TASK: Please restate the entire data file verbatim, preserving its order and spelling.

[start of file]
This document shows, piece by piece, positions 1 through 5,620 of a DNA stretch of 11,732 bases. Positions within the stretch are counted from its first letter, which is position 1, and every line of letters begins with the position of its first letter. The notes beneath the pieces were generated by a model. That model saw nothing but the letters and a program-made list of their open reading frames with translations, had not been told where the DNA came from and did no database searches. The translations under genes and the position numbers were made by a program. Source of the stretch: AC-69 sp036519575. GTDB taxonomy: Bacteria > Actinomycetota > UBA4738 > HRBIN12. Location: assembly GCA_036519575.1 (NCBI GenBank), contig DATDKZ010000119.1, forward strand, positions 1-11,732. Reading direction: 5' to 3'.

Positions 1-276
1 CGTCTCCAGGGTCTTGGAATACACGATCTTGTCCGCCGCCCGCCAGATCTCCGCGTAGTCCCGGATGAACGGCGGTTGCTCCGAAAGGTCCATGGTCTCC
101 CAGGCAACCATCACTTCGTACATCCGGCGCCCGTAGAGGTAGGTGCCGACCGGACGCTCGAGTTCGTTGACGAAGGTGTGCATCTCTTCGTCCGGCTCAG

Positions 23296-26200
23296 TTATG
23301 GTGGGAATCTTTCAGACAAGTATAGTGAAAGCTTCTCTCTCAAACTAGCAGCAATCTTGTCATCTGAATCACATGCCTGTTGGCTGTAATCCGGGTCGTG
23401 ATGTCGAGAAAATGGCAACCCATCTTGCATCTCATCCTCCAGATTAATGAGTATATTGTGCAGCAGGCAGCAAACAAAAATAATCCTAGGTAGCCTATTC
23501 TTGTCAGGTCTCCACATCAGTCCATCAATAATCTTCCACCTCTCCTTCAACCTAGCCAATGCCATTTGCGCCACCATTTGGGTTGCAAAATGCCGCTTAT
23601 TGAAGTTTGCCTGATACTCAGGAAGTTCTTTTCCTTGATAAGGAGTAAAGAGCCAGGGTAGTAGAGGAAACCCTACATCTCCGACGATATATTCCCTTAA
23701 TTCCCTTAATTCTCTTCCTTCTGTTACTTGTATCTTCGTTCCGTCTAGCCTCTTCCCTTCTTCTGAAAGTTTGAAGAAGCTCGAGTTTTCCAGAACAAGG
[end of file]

This document shows, piece by piece, positions 1 through 5,620 of a DNA stretch of 11,732 bases. Positions within the stretch are counted from its first letter, which is position 1, and every line of letters begins with the position of its first letter. The notes beneath the pieces were generated by a model. That model saw nothing but the letters and a program-made list of their open reading frames with translations, had not been told where the DNA came from and did no database searches. The translations under genes and the position numbers were made by a program. Source of the stretch: AC-69 sp036519575. GTDB taxonomy: Bacteria > Actinomycetota > UBA4738 > HRBIN12. Location: assembly GCA_036519575.1 (NCBI GenBank), contig DATDKZ010000119.1, forward strand, positions 1-11,732. Reading direction: 5' to 3'.

Positions 1-276
1 CGTCTCCAGGGTCTTGGAATACACGATCTTGTCCGCCGCCCGCCAGATCTCCGCGTAGTCCCGGATGAACGGCGGTTGCTCCGAAAGGTCCATGGTCTCC
101 CAGGCAACCATCACTTCGTACATCCGGCGCCCGTAGAGGTAGGTGCCGACCGGACGCTCGAGTTCGTTGACGAAGGTGTGCATCTCTTCGTCCGGCTCAG

Positions 23296-26200
23296 TTATG
23301 GTGGGAATCTTTCAGACAAGTATAGTGAAAGCTTCTCTCTCAAACTAGCAGCAATCTTGTCATCTGAATCACATGCCTGTTGGCTGTAATCCGGGTCGTG
23401 ATGTCGAGAAAATGGCAACCCATCTTGCATCTCATCCTCCAGATTAATGAGTATATTGTGCAGCAGGCAGCAAACAAAAATAATCCTAGGTAGCCTATTC
23501 TTGTCAGGTCTCCACATCAGTCCATCAATAATCTTCCACCTCTCCTTCAACCTAGCCAATGCCATTTGCGCCACCATTTGGGTTGCAAAATGCCGCTTAT
23601 TGAAGTTTGCCTGATACTCAGGAAGTTCTTTTCCTTGATAAGGAGTAAAGAGCCAGGGTAGTAGAGGAAACCCTACATCTCCGACGATATATTCCCTTAA
23701 TTCCCTTAATTCTCTTCCTTCTGTTACTTGTATCTTCGTTCCGTCTAGCCTCTTCCCTTCTTCTGAAAGTTTGAAGAAGCTCGAGTTTTCCAGAACAAGG